Mayor Pete, as he's called by just about everyone who cannot pronounce his name, is seemingly the least likely candidate to take the lead with 70-something days left before those crafty Iowans give us their conclusions. He is too young (37 years-old), he openly talks about his marriage to a guy named Chasten, has never held national office, and is simply not a “name,” unlike so many running against him.
In fact, most people cannot pronounce his name – often simplified to Boot-Edge-Edge. And even that's a mouthful.
But as I write this, he is emerging as the unlikeliest of frontrunners, and these early results (remember that Iowa often “breaks late” so anything can happen between now and February) are worth our time.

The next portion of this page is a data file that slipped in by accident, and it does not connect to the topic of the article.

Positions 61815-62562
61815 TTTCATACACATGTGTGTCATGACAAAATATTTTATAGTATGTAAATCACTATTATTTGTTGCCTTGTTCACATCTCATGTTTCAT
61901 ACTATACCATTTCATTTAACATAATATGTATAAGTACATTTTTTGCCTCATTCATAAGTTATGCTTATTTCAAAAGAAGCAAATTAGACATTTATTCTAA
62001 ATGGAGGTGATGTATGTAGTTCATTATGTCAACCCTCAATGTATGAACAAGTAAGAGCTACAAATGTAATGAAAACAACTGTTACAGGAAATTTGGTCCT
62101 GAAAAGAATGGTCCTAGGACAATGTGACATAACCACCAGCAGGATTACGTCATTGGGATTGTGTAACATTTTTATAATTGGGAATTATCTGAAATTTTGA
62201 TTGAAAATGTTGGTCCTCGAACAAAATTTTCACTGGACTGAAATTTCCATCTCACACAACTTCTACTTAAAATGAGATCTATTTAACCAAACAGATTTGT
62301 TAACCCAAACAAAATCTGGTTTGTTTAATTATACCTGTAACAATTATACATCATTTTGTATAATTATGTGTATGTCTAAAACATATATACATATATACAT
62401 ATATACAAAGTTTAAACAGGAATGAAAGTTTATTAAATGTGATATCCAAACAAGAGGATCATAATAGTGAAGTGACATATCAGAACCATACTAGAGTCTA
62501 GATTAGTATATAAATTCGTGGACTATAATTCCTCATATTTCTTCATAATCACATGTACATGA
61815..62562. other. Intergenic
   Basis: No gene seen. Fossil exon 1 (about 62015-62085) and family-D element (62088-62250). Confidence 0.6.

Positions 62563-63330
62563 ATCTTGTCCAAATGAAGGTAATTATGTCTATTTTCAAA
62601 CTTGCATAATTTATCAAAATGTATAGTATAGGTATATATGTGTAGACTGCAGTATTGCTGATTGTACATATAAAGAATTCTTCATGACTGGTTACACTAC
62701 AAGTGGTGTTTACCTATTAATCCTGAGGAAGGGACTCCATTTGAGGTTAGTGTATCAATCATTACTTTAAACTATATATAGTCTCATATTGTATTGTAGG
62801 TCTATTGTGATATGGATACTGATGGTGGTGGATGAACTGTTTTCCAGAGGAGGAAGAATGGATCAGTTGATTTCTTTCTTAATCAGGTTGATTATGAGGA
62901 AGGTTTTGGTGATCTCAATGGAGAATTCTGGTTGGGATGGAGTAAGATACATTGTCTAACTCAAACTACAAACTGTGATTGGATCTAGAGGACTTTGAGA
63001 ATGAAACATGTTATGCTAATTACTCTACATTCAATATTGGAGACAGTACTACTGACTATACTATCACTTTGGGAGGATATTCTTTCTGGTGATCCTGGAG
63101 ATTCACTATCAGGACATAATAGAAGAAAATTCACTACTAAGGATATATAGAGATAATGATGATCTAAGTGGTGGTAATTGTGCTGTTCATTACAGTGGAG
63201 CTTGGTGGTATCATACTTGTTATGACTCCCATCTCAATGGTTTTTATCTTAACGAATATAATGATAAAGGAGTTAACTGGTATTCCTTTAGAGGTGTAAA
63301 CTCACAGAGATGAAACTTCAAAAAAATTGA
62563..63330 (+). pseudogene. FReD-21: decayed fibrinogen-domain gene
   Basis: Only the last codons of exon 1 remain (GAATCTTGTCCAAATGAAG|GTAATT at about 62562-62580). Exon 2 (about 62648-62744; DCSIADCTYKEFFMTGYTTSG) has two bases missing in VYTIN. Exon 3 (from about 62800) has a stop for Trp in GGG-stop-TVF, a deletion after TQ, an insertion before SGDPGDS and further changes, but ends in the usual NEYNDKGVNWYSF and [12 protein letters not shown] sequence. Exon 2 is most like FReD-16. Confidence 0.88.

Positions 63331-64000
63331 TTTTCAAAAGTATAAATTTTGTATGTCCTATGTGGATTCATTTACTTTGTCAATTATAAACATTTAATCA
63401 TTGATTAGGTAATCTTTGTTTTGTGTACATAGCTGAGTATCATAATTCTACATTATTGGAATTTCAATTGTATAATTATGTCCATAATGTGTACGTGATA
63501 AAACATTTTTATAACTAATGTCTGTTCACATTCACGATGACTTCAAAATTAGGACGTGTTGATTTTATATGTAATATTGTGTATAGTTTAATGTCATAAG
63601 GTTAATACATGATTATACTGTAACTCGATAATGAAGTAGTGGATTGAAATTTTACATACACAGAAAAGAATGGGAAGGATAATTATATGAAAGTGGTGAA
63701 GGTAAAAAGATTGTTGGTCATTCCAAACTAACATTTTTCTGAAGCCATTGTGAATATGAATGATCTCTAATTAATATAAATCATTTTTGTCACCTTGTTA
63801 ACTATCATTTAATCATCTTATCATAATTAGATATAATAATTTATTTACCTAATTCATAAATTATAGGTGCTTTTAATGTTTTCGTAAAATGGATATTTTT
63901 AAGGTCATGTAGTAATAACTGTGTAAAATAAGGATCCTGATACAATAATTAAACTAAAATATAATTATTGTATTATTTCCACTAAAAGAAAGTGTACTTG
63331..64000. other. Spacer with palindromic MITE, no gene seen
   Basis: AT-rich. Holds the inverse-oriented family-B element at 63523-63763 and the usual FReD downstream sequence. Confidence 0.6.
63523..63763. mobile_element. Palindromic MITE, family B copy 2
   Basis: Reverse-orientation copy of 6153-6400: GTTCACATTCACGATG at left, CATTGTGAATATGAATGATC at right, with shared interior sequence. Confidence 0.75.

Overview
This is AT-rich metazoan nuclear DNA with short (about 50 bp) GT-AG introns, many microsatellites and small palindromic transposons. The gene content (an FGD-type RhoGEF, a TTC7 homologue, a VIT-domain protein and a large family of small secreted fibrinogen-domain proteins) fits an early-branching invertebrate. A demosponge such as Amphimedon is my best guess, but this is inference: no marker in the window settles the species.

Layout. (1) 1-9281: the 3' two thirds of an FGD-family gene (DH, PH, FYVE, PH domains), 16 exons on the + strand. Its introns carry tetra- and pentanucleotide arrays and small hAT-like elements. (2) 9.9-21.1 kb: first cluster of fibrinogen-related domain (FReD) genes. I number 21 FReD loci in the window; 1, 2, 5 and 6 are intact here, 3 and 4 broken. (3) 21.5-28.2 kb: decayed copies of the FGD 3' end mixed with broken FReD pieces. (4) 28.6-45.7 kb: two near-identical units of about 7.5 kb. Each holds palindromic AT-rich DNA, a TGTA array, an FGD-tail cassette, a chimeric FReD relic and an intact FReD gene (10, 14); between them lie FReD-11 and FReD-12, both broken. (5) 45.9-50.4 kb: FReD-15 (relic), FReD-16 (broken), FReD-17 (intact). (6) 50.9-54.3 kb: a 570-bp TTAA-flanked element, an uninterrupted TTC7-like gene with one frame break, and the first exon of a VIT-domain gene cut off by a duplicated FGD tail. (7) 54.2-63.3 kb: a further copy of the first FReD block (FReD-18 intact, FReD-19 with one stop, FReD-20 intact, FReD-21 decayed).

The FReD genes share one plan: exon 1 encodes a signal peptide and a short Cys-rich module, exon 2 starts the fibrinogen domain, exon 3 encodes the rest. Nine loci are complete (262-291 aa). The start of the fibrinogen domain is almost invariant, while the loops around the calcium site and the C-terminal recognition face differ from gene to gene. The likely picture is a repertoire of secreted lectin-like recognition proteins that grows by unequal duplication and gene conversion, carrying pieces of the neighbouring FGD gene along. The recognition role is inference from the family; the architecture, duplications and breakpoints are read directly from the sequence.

While they may shift several times between now and the caucuses, the fact is that a true dark horse candidate has vaulted into the top spot. Interestingly, his other impressive stat is dollars raised and cash on hand.
Somehow, Mayor Pete has managed to amass what many feel is the best “ground game” in Iowa. Yet, he is pulling that off while continuing to successfully fund raise, while not overspending as a result.
A story a few weeks ago in the New York Times by Reid Epstein and Gus Wezerek broke down each candidate's organizations in the early primaries. In “Which 2020 Candidates Have the Ground Game Lead in Early Primary States,” Buttigieg and Elizabeth Warren were tied at 47 campaign offices, followed more distantly by the rest of the pack. In Iowa, Mayor Pete was ahead of Warren (22-19).